Skip to content.

The Constitution and Community Mailboxes

By Mark Mancini, University of New Brunswick

In late 2016, the Ontario Court of Appeal in Canada Post Corporation v Hamilton (City)[1] had an opportunity to revisit the doctrine of federal paramountcy in the context of the most exciting of subjects: community mailboxes. The case got relatively little attention, but it is an important comment on the relationship between the doctrines of pith and substance and paramountcy in the division of powers analysis. Below, I review the facts of the case, and argue that the law should have been held invalid rather than inoperable.

Canada Post, in its ongoing effort to cease door-to-door delivery, began to place community mailboxes (“CMBs”) in downtown Hamilton. Hamilton, which opposes CMBs,[2] passed By-Law No 15-091 which gave the city authority to regulate the placement of CMBs. Part of the regime included a permit process which compelled the payment of fees. Part 4 of the Bylaw imposed a moratorium, specific to Canada Post, which prohibited the introduction of CMBs until the City developed “appropriate standards.”[3] At first instance, the application judge found the bylaw invalid through a pith and substance analysis.

On appeal, the Ontario Court of Appeal found the law inoperative because it frustrated the federal purpose of Canada Post to develop a self-sustaining mail service.[4] The Court did not find the law invalid on a pith and substance analysis. The failure to nullify the law on a pith and substance analysis, in my view, introduces uncertainty into the predictable pith and substance analysis. The Court, speaking through Mr. Justice Miller, decided that the application judge erred by confusing the principles of “motive” and “purpose.” As the Supreme Court has previously noted, the motives of a government or individual government members to achieve an end other than the legal end created by the impugned legislation is not relevant for a pith and substance analysis.[5] The purpose and effects of the law, on the other hand, are relevant to the constitutional analysis.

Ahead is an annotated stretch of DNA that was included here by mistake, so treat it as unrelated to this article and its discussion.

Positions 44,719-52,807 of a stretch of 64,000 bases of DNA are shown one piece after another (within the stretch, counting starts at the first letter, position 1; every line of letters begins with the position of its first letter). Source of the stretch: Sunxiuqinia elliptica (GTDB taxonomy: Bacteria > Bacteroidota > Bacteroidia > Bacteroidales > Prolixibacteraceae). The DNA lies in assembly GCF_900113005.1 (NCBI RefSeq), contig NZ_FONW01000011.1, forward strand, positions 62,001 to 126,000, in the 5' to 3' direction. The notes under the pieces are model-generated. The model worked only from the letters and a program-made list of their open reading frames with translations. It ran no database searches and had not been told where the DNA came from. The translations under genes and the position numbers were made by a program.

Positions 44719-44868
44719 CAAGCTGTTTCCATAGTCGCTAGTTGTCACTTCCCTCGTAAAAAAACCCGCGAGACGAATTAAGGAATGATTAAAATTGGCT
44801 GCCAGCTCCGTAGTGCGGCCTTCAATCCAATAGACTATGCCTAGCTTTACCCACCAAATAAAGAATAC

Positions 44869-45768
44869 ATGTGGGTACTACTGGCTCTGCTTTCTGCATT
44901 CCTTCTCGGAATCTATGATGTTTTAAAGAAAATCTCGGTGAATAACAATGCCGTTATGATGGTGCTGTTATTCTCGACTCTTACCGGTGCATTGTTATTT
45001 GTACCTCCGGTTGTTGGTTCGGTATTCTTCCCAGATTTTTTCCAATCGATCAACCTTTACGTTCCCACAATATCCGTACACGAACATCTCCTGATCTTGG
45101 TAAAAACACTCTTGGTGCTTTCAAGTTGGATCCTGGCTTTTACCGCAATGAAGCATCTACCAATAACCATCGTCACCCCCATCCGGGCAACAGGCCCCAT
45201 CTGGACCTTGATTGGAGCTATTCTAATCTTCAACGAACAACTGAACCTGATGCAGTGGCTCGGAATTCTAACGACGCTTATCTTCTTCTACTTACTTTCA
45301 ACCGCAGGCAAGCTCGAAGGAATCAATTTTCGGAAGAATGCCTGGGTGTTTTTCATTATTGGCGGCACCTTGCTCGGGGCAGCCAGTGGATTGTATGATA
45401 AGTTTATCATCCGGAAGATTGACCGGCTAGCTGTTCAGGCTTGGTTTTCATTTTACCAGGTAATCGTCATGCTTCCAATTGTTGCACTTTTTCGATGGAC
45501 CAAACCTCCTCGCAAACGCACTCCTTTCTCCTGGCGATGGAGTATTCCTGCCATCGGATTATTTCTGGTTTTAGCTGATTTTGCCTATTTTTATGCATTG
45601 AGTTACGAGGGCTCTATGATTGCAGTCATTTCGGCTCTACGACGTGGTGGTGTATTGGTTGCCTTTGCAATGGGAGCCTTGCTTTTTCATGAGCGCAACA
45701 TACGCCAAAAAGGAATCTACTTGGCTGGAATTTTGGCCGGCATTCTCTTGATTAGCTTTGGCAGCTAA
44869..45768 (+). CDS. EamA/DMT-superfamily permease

But Justice Miller made too much of the distinction between purpose and motive, particularly on Part 4 of the Bylaw. The constitutional problem with this approach is simple: it ignores the link between a valid consideration of extrinsic evidence and the light that the evidence may shed on the purpose and effects of the bylaw. It was common knowledge that Hamilton City Council opposed CMBs, and in fact, Part 4 of the By-Law was “occasioned by the pending wide-scale installation of CMBs.”[6] In this sense, the extrinsic evidence and the leadup to the adoption of the Bylaw, particularly Part 4, materially indicate that this part of the bylaw may be merely tacked on to the rest of the valid legislative instrument. The bylaw is reminiscent of the colourable law found in Morgentaler, where the Supreme Court considered the legislative history and course of events leading up to the adoption of the impugned anti-abortion law to conclude that the law was actually made in relation to the criminal law power.[7] In this case, the chain of events and leadup demonstrated that it was the municipality’s overall aim to stymie the CMB rollout.

Importantly, the legal effect of Part 4 was to regulate the timelines and rollout of CMBs, which is arguably a core part of Parliament’s exclusive jurisdiction over “The Postal Service.” The application judge noted that it would be extremely difficult for Canada Post to carry out the conversion to CMBs within its timeline by following the bylaw.[8] The effect of the bylaw, therefore, was to essentially cease the rollout of CMBs. Because of Parliament’s exclusive jurisdiction over the postal service, only Parliament should be able to cease the rollout.

A critic might say that it matters not whether the bylaw was disposed of on grounds of invalidity or paramountcy. In fact, the exclusion of valid extrinsic evidence makes it much harder to find a bylaw of this sort invalid. At the same time, for a bylaw to be found inoperative, valid and subsisting federal legislation which conflicts with the bylaw must exist. By reserving his holding to paramountcy, Justice Miller has made it more difficult to find that a bylaw of this sort is constitutionally problematic, because in many cases there will be no federal legislation—in other words, the bylaw should have been found constitutionally invalid with a proper consideration of the extrinsic evidence at hand. The exclusive classes of subjects, which define the distribution of powers, prevent such colourable attempts at legislation. This result should not depend on valid and subsisting federal legislation.

[1] Canada Post Corporation v Hamilton (City), 2016 ONCA 767 [Canada Post].

[2] The Hamilton City Council passed a resolution which confirmed its opposition: Canada Post, supra at para 10.

[3] Canada Post, supra at para 87.

[4] Canada Post, supra at para 47.

[5] Quebec (Attorney General) v Canada (Attorney General), 2015 SCC 14 at paras 35-38.

[6] Canada Post, supra at para 62.

[7] R v Morgentaler, [1993] 3 SCR 463 at 512.

[8] Canada Post v City of Hamilton, 2015 ONSC 3615 at para 51 [Canada Post I].